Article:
Telemann’s happy debut at the Liceu

Georg Philipp Telemann is one of the great forgotten ones of the German Baroque. Four years older than Bach and Händel, his production is enormous and is made up of more than a thousand compositions, from sacred music to opera. Genius of his time, efforts to recover his work have never been successful. Director René Jacobs, who finally made his debut in the high school program -the day of his 75th birthday-, bet on this composer since the last century directing and putting his cantatas, passions and operas on record. In fact, in 1996, he recorded ‘Orpheus, oder Die wunderbare Beständigkeit der Liebe’ (‘Orpheus, or the wonderful persistence of love’), ‘tragédie lyrique’ premiered in 1726, the same one that he offered – somewhat pruned – on Saturday at the Liceu in a single semi-staged audition.

With this first Telemann at the Gran Teatre began a collaboration with Jacobs around the Orphic myth that will continue with ‘Orfeo ed Euridice’ by Gluck and ‘L’Orfeo’ by Monteverdi. News that would be happier if the titles were staged, but apparently it will be more of the same: a stop on a tour of various concert halls with the sole exception of the Barcelona lyrical coliseum (‘Orpheus’ also goes to France and the Netherlands). Initiatives like this, with a work to be discovered, in a single audition and in concert, are not frequent in theaters unless it is about the recovery of local heritage. As it was assembled, it worked wonderfully on Jacobs’ own ‘royal’ synthetic with Benoît de Leersnyder.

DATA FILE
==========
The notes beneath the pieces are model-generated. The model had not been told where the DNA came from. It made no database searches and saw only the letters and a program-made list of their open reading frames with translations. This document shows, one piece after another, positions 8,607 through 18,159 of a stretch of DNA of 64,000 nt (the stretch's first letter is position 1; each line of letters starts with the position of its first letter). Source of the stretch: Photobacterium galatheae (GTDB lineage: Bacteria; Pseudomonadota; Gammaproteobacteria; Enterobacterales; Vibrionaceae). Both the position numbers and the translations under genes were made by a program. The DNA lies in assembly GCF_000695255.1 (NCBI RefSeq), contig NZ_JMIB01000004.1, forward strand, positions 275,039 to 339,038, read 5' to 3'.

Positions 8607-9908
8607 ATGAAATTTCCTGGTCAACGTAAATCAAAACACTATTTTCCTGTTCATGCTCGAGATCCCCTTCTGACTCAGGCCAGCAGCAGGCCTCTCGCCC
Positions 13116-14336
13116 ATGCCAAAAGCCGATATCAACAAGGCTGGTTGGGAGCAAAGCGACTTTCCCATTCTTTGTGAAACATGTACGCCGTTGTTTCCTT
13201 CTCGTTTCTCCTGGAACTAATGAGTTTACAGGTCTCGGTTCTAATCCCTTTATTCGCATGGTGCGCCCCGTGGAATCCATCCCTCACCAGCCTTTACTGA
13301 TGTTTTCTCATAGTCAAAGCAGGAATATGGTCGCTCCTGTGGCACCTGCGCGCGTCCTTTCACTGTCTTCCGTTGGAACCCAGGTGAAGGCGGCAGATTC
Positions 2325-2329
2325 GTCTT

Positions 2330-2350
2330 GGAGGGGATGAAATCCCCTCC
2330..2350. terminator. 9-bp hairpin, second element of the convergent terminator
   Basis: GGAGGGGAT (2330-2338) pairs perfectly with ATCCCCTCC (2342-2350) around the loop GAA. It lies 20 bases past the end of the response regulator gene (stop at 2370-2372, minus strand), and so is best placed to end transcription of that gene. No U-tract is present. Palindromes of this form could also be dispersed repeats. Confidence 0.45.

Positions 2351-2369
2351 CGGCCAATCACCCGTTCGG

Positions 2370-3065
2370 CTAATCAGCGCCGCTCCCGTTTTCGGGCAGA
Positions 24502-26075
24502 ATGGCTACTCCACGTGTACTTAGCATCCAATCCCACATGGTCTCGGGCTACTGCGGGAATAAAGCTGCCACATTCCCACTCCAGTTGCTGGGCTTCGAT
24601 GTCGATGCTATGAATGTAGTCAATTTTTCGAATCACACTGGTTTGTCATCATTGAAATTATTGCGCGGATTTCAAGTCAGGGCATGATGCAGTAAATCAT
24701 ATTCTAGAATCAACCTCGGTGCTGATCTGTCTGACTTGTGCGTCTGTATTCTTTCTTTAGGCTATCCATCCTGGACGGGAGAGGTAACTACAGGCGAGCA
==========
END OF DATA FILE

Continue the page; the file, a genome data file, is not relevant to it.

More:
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The Belgian maestro, tireless savior of forgotten scores and renovator of the interpretation of an entire era, He showed before the reverential B’Rock Orchestra and the polite choir all his dramatic flair and technical expertise, as well as his questionable judgment when shaping his distributions. A couple of good voices, budding talents and a few black pearls are now tradition; for the same reason there are fans who prefer to listen to Jacobs on record, but this case was an exception, since in addition to the brilliant orchestral work and the prodigious sound that the cast achieved, it worked due to its stylistic adequacy. The versatile, expressive and powerful Orasia by Kateryna Kasper stood out above all, as well as the Orpheus ringtone by Kresimir Strazanac -although not fluid in color-, and the sonorous Pluto by Christian Immler. The rest were correct, such as Mirella Hagen’s Eurydice, David Fischer’s Eurimedes, Benno Schachtner’s Ascalax, Salomé Haller’s Ismene and Gunta Smirnova’s Cephisa.

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